15 July 2012

Pedals: Wamper EGO Compressor


Ahhhh, a compressor!... mmm... nice... isn't it that pedal that everybody is recommending me but, that nobody really understands?.
Well, that was just up to today, dude. See my video to undestand what a compressor does and how can it serve to your needs!!!.

This pedal is a must for people doing Country so, most of them already know what to get from those units, even if they don't really understand what compressor effect is doing, it makes their job easier and, that's all they need to know. But, what about the rest of mortars?.

It's very common to hear that a compressor pedal can help a weak single coil guitar to have more body and, therefore, a bunch of people that loves Stratos and Teles (and aren't doing Country) have their compressor on the full time. Other people have their compressor all the time on, even if they are playing with guitars loadad with higher output pickups.

So, what's the mistery behind a compressor and, why Wampler's EGO Compressor?.

Well, if you are already used to what a compressor can do for your sound, you only need to hear HOW EGO can help you (or not). If you don't know what a compressor does or how it works, just take a look to the first part of the video, where compression effect is discussed in depth.
For the rest of this article, I will asume that you know what a compressor is and how it works so, I will focus particularly on how the EGO deals with compression features.


As for every Wampler's pedal, the pedal is inside a fabric bag, surounded with bubble plastic and, everything inclosed in a discrete white carton box, with an attractive sticker on the front of the box.
Inside, as ever, a single sheet stands for the "user manual" and, there is a sticker with Wampler's logo.

The pedal seems to be built like a tank but with the appeal of a deluxe car.


OMG! a Wampler pedal without toggle switches!, what a strange!. Will it be versatile?.


This control determines how much the average level of volume raises.


This is a mixer control, that allows to exactly dial the amount of dry/wet signals. Perfect for Parallel Comrpession Technique.


This one adds or removes trebles to the resulting sound.


This one sets up the delay between the beginning of the sound and the beginning of compression effect.
It allows more or less peaks in the sound.


This one controls the amount of compression. This is the compression ratio or, how much the sound is being compressed, once the delay selected by attack is over.

Playing it

Well, this is a compressor based on Dyna Comp and Ross compressors so, very traditional approach in one side but, it has more controls and more versatility than those old designs.
For sure, you can achieve warm highly compressed sounds in the way of Dyna comp but, you can also achieve very transparent sustain, without affecting peaks very much.

While the tone of Dyna is a tad dark (and can be lost in the mix), the EGO can go to very bright settings.
Once you understand what is behind the controls names, it easier to tweak the pedal to exactly obtain the sound you are looking for.

If you wanted that squeezy compression at the tail of your note, you can leave blend control at max (100% wet signal)  and push the sustain (ratio) all the way up.
As in the case of the smart Barber compressor, the blend knob allows you to make it sound gentle even under the hardest compression level that this unit can reach (that, to be honest, isn't so dramatic as in other compressors).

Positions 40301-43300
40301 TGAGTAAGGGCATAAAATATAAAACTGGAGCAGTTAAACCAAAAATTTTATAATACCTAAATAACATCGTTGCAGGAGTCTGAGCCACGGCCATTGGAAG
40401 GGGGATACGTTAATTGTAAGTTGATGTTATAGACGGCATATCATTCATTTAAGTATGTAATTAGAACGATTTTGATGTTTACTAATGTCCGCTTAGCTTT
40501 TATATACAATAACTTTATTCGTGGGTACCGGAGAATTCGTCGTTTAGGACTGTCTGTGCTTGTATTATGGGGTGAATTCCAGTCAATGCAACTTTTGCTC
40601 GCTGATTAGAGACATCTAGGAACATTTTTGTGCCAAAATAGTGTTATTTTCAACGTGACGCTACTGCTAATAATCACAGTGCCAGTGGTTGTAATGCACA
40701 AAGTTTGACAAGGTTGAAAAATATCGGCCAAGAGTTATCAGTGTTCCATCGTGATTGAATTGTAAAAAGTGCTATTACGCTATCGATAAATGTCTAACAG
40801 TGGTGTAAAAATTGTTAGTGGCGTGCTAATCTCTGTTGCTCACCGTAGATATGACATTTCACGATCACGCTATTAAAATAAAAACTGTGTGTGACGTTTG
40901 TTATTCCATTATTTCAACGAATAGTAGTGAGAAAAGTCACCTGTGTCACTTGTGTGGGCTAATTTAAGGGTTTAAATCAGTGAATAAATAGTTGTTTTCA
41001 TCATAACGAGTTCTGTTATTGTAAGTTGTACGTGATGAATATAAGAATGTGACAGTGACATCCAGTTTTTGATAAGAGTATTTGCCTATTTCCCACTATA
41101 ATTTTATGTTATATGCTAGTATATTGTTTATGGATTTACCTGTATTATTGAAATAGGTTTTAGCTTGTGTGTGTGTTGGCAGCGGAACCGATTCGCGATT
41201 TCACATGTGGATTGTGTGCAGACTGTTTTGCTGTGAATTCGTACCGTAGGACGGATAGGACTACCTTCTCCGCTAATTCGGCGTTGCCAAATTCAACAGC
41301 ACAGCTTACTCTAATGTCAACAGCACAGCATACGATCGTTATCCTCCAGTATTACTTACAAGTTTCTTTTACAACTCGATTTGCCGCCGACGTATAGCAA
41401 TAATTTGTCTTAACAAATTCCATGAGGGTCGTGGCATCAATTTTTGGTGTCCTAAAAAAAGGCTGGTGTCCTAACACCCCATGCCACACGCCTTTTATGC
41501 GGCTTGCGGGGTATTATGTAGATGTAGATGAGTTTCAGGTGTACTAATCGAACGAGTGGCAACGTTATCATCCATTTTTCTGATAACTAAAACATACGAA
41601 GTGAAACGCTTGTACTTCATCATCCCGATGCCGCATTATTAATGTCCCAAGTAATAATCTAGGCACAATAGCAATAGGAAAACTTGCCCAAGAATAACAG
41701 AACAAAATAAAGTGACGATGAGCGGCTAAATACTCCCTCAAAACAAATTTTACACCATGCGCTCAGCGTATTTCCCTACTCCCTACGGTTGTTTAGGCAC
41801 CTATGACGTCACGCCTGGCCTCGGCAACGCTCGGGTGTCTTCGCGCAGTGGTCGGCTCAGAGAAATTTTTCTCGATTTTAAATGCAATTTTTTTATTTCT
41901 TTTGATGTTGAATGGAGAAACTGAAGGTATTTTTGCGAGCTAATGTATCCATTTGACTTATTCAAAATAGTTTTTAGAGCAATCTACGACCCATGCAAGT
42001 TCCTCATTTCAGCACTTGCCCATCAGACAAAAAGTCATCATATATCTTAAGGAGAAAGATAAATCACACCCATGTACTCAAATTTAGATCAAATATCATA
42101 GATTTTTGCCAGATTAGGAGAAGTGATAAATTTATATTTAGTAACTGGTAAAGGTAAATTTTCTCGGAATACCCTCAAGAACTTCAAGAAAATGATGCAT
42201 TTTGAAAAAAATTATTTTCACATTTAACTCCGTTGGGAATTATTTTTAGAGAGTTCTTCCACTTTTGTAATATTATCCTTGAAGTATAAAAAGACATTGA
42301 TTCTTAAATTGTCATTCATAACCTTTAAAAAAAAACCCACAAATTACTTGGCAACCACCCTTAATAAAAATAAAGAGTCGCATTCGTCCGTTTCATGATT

It's reasonablely quiet, way quieter than the vintage Dyna Comp and, more or less in the same league as the T.Rech CompNova or the MXR Custom Comp.

The separated controls for attack, tone and sustain, allow to make it work just to tame peaks or to increase sustain in tails and, everything in between.
The blend control allows to raise the original signal in a way that the original attack stands over the average volume created by the compresor and, when the original signal drops, the comrpessed signal stands over, adding sustain, achieving a very natural compression effect (Parallel Compressiion Technique).

If you are used to compressors effects, this one is really to tweak.
If this is your first compressor, it will take certain time (but my video can help you a lot!) but, it's really difficult to have a bad setting, even in the extreme cases.


The first 8 minutes are dedicated to discuss how a compressor works, with graphics that help to understand first the meaning of the ADSR Curve and, how a compressor modifies that curve (how it affects dynamics).
Following 2 minutes are describing controls and comparing their functions with the topics already discussed in the first part.
Then, the rest of video is demoing the effect of every control over the sound, showing some extreme situations (affecting peaks without increasing sustain, raising sustain without affecting peaks, natural sound and, highly compressed sound) and, the use of the blend knob.

Half hour of video so, take it easy. I couldn't compressed it more! (LOL!).


A very nice compressor, with the quality of effects that Wampler is usually delivering. No impedance issues and works fine with rest of pedals chain. The sound can be a bit thin, compared to a vintage Dyna but, you can go from a very close tone to very bright ones.
Highly versatile. Can work as a pure sustainer, as a compressor and, even as a "clean" booster.
Blend knob allows Parallel Compression Technique and, it's quite difficult to select a setting that clearly ruins your tone. The highest compression level is very reasonable and not overdone. Slightly more compression level than in a T.Rex CompNova but, maybe a bit less than in a vintage Dyna Comp and, probably way less than in a Keeley, by example.

I cannot say that this is the best compressor of the world but, it's one of the bests, without any doubt.
Nice pedal and, a keeper.

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